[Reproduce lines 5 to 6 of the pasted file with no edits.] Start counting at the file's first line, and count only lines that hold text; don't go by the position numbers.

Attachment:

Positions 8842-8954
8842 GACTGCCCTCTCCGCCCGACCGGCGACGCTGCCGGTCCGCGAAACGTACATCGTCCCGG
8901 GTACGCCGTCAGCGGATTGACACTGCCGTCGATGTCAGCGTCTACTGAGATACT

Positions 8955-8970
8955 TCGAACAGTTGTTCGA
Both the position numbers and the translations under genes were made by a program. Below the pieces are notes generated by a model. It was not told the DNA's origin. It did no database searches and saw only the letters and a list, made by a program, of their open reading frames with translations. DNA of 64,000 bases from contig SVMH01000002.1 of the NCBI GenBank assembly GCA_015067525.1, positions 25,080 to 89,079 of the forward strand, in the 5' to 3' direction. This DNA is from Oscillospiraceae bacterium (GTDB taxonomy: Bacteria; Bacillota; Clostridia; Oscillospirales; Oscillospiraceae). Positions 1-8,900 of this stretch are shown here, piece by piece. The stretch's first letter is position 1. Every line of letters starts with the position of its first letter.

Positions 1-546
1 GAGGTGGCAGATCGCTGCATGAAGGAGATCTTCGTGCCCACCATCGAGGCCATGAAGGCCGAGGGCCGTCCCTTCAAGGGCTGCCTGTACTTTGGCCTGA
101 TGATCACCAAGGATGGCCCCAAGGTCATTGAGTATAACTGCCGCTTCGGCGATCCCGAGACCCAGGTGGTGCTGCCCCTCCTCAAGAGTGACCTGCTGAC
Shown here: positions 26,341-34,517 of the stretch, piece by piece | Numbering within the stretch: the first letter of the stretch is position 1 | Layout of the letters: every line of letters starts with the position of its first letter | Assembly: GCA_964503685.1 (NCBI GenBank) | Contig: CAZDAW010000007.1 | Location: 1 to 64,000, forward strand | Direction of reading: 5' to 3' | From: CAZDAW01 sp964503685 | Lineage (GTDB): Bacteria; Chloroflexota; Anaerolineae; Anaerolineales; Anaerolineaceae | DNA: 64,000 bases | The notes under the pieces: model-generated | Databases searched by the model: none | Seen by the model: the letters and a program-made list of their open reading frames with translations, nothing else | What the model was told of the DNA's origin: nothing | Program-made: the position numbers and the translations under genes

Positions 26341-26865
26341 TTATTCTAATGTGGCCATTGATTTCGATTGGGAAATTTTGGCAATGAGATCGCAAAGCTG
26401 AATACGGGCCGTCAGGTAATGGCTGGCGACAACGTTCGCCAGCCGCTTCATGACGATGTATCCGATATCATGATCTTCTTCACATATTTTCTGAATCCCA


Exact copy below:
8955 TCGAACAGTTGTTCGA
Both the position numbers and the translations under genes were made by a program. Below the pieces are notes generated by a model. It was not told the DNA's origin. It did no database searches and saw only the letters and a list, made by a program, of their open reading frames with translations. DNA of 64,000 bases from contig SVMH01000002.1 of the NCBI GenBank assembly GCA_015067525.1, positions 25,080 to 89,079 of the forward strand, in the 5' to 3' direction. This DNA is from Oscillospiraceae bacterium (GTDB taxonomy: Bacteria; Bacillota; Clostridia; Oscillospirales; Oscillospiraceae). Positions 1-8,900 of this stretch are shown here, piece by piece. The stretch's first letter is position 1. Every line of letters starts with the position of its first letter.